6 Common Mortgage Abbreviations
As a first time homebuyer, you may be overwhelmed with mortgage abbreviations and acronyms when you’re filling out your pre-approval application. Words like FHA, DTI, ARM, MI, MLS and EMD may have completely different meanings to you, or have no meaning at all. Let’s take a closer look at the mortgage abbreviations home buyers need to know.
So many mortgage abbreviations and acronyms, here are six you’ll want to know.
Federal Housing Administration
An FHA loan is a US Federal Housing Administration mortgage insurance backed loan which is provided by an FHA-approved lender. FHA loans are known for accepting down to 3.5% down payment, in comparison to the conventional loan’s 20% down payment requirement. FHA loans also allow down to a 580 credit score as opposed to the conventional loan’s 620. FHA is a common choice for first time home buyers.
Debt to Income Ratio
When lenders are processing your application they want to see if you are able to pay a mortgage with your funds including your income and taking into consideration all of your monthly debts. For example, if you are looking to buy a $400,000 home, and you and your spouse make $120,000 a year combined, but you have to pay for student loans for both of you, 2 car payments, 2 car insurance payments, health insurance, and high retail credit cards, your DTI ratio would be higher than if you made $120,000 a year combined and only had to pay retail credit cards and car insurance.
Adjustable Rate Mortgage
While you may think that ARM is the area between your hand in your shoulder, in mortgage terms it’s a type of mortgage in which the interest rate paid on the outstanding balance varies according to a specific benchmark. A 7-year ARM is a loan with a fixed rate for the first 7 years (based on the rate you first buy your home), and an adjustable rate every year thereafter. Because the interest rate can and will change after the first 7 years, the monthly payment can also change.
At first MI looks like an abbreviation for the state of Michigan. MI means mortgage insurance, and you’ll sometimes see it written as PMI (private mortgage insurance) or LMPI (lender-paid mortgage insurance). Mortgage insurance is required if your down payment on a home is less than 20 percent of the appraised value or sale price. If you go with an FHA loan, you will have mortgage insurance since you’re able to pay down to 3.5% down.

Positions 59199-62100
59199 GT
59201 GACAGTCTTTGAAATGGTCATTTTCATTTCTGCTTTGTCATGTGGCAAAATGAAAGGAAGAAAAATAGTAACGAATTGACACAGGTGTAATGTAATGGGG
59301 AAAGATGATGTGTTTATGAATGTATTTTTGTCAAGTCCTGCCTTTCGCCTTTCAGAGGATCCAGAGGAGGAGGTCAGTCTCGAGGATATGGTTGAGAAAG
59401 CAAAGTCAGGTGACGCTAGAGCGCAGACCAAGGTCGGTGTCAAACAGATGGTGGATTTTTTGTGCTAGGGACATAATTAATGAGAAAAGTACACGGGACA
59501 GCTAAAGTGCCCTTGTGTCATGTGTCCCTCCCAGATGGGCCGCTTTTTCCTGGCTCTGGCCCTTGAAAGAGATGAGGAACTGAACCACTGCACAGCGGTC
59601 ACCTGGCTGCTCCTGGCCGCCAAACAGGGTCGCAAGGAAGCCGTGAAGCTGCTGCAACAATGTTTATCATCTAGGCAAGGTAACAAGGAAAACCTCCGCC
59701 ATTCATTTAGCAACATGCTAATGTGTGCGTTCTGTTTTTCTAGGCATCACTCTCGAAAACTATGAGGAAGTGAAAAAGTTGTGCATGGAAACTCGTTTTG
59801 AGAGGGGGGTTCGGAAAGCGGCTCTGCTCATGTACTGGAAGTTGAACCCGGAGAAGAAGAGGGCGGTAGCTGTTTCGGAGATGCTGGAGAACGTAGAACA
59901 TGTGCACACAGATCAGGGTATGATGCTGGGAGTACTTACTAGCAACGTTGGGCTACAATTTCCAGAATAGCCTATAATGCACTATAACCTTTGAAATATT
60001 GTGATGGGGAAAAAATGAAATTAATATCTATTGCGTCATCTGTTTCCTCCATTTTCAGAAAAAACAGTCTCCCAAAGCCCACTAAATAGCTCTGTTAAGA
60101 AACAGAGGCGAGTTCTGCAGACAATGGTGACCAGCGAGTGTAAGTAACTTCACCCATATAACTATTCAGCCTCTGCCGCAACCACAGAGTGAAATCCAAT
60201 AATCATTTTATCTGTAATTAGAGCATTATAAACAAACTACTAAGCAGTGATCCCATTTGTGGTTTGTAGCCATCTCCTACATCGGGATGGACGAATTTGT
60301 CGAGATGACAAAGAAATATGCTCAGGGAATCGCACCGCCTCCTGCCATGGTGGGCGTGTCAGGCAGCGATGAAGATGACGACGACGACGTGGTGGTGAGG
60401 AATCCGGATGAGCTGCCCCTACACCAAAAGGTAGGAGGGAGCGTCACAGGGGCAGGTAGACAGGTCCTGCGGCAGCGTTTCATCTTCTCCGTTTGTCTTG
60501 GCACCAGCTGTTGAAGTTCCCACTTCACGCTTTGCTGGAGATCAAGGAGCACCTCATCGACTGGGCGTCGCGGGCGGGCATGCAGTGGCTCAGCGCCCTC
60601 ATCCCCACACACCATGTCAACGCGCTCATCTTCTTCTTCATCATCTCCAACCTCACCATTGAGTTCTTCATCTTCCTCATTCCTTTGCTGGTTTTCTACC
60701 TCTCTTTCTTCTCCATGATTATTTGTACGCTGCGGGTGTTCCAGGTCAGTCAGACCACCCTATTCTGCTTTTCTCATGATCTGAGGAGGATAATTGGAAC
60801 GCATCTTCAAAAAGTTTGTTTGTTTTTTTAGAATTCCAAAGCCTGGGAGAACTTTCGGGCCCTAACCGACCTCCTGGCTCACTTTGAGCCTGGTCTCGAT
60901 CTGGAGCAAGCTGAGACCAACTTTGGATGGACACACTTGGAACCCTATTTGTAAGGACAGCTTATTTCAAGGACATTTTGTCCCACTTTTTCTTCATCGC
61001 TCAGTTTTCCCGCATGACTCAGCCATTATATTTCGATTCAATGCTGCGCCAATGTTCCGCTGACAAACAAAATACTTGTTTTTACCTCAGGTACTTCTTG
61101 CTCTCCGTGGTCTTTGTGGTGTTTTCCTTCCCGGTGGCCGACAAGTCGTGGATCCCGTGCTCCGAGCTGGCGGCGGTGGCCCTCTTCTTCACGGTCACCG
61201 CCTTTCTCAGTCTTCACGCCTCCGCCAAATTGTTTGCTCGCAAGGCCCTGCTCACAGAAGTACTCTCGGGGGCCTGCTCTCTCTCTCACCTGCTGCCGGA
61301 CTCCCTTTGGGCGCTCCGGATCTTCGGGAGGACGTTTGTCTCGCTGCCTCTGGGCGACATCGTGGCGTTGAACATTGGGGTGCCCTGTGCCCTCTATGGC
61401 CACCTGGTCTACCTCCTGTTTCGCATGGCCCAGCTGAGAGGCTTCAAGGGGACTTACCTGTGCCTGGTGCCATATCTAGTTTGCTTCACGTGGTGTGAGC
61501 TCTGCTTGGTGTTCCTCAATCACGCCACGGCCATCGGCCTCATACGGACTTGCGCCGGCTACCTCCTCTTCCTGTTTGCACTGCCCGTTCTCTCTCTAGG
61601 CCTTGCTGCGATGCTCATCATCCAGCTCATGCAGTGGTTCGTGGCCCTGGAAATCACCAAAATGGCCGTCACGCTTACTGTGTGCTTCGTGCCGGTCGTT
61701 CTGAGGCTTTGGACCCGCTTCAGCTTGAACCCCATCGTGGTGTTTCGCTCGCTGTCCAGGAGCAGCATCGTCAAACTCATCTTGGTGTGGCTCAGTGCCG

Multiple Listing Service
You might first think MLS stands for a professional soccer organization in the U.S., but when it comes to real estate, MLS refers to the Multiple Listing Service. The MLS is a private offer of cooperation and compensation by listing brokers to their real estate brokers to share information about properties for sale. Many photos and bits of information found on sites such as Redfin and Zillow are courtesy of the MLS.
Earnest Money Deposit
Earnest money is a deposit made to a seller showing the buyer’s good faith in a transaction. Earnest money allows the buyer additional time when seeking financing. When buying new construction, it’s typical to pay the earnest money when you agree to buy the home a few months before the actual home is built. The amount of the EMD depends on the demand for homes. In a slow real estate market where the seller isn’t getting many offers you may only have to pay $500-$1000, but in a fast moving market you may have to make a bigger deposit, perhaps up to 2% or 3% of the offer amount. Your lender will communicate the exact earnest money needed to pay.
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